Do you consider diamonds to be unique or valuable or are you among those who already doubt that they are overpriced and overpromoted? If you belong to the second group, then you’d be happy to know that the Big Diamond market has taken another hit. Geologists have discovered by making use of sound waves that an enormous stash of the precious stones is located inside the Earth’s interior – around quadrillion tons!
The study kicked off with an international team of researchers that set out to solve a geological mystery that was long overdue for an explanation. Scientists can easily infer the kind of rocks that constitute the planet by carrying out a seismic activity. The soundwaves that are formed because of the earthquakes or volcanic rumblings travel through different rocks at varying speeds. This helps scientists to learn the kind of rocks that are present.
However, there is one area that doesn’t behave in line with this method; Cratons. It is the oldest and the most immovable slabs of rock that our plant has with its roots going down from the center of the tectonic plates to a depth of about 320 kilometers. You would expect faster sound waves, but the speeds that were being observed were off the charts for the assumed makeup.
Ulrich Faul, an author of the study, said, ‘The velocities that are measured are faster than what we think we can reproduce with reasonable assumptions about what is there. Then we have to say, ‘There is a problem.’ That’s how this project started.’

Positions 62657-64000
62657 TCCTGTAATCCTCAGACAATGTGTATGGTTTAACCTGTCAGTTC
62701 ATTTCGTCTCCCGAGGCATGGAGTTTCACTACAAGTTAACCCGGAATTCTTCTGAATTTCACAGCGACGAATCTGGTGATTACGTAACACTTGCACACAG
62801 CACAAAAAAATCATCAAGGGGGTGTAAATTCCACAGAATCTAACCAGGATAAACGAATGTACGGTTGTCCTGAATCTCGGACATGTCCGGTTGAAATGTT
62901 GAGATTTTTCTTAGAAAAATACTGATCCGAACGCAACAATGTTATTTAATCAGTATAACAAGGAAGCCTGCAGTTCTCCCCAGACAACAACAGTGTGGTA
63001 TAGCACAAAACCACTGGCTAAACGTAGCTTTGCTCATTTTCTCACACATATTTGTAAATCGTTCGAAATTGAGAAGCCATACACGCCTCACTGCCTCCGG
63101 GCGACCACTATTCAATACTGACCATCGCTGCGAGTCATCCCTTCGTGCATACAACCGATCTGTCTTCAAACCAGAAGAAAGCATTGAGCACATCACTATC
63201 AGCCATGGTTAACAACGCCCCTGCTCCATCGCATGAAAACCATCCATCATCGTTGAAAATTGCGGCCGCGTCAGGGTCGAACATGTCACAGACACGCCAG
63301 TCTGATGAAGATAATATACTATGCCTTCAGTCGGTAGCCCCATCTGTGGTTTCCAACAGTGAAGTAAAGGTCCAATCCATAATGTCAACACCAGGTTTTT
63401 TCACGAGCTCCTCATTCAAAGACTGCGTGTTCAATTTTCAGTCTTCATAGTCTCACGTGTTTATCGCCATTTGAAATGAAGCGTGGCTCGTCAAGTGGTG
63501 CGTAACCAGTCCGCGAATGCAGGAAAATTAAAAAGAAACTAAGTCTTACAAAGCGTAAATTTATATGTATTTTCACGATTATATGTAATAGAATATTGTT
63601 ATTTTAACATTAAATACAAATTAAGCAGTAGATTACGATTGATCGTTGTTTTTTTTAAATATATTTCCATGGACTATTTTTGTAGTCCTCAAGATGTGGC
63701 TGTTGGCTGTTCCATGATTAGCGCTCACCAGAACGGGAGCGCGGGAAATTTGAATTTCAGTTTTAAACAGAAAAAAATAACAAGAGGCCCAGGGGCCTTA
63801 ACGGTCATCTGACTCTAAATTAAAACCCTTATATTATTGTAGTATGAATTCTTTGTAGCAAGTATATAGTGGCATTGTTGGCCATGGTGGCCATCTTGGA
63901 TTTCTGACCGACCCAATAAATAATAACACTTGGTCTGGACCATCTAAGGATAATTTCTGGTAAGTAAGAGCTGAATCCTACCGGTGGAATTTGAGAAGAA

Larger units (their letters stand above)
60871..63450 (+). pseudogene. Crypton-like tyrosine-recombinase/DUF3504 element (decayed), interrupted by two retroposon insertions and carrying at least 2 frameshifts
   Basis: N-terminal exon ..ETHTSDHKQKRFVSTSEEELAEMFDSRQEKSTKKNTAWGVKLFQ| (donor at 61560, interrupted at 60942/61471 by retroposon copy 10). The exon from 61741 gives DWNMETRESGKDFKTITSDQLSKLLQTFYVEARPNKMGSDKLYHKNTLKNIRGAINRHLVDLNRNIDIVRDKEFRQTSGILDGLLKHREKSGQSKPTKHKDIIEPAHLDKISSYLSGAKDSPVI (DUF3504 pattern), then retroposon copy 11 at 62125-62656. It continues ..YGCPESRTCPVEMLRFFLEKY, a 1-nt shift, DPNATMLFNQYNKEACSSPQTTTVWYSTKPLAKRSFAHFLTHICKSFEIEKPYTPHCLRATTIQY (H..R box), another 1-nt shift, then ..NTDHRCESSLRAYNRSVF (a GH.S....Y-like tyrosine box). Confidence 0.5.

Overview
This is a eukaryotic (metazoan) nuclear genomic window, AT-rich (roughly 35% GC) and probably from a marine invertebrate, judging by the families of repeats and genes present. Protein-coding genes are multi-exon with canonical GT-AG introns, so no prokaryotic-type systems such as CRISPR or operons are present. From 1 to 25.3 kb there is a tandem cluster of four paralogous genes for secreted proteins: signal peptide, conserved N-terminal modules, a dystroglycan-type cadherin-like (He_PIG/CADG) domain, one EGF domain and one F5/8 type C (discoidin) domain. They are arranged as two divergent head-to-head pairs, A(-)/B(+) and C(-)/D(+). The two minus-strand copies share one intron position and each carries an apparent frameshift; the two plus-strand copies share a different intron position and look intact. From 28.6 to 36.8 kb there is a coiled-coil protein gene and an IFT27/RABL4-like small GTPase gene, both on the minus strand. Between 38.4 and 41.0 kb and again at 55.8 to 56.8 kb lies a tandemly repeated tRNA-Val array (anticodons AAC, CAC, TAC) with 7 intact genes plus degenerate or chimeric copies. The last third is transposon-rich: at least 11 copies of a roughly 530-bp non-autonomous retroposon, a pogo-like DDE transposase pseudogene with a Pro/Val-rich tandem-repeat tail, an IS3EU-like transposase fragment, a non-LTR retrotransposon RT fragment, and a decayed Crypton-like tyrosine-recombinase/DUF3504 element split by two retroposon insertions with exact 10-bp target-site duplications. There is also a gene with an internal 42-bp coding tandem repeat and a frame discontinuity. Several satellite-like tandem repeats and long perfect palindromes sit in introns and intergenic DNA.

In order to ascertain what the roots of the Cratons have been made from, the team pulled the data collected by the US Geological Survey and other organizations for coming up with a 3D model of how these waves propagate through the Cratons. The team then simulated sound waves making their way through a wide variety of various combinations. The only combination that matches the speeds obtained features a diamond content of 1-2% while the rest features peridotite and minute quantities of eclogite.
When you consider the mass of the cratons on Earth, this little amount comes out to be about a quadrillion tons – almost 1,000 times the quantity of diamond that was known to exist till date. Faul says, ‘This shows that diamond is not perhaps this exotic mineral, but on the [geological] scale of things, it’s relatively common. We can’t get at them, but still, there is much more diamond there than we have ever thought before.’
The research has been published in the journal Geochemistry, Geophysics, Geosystems.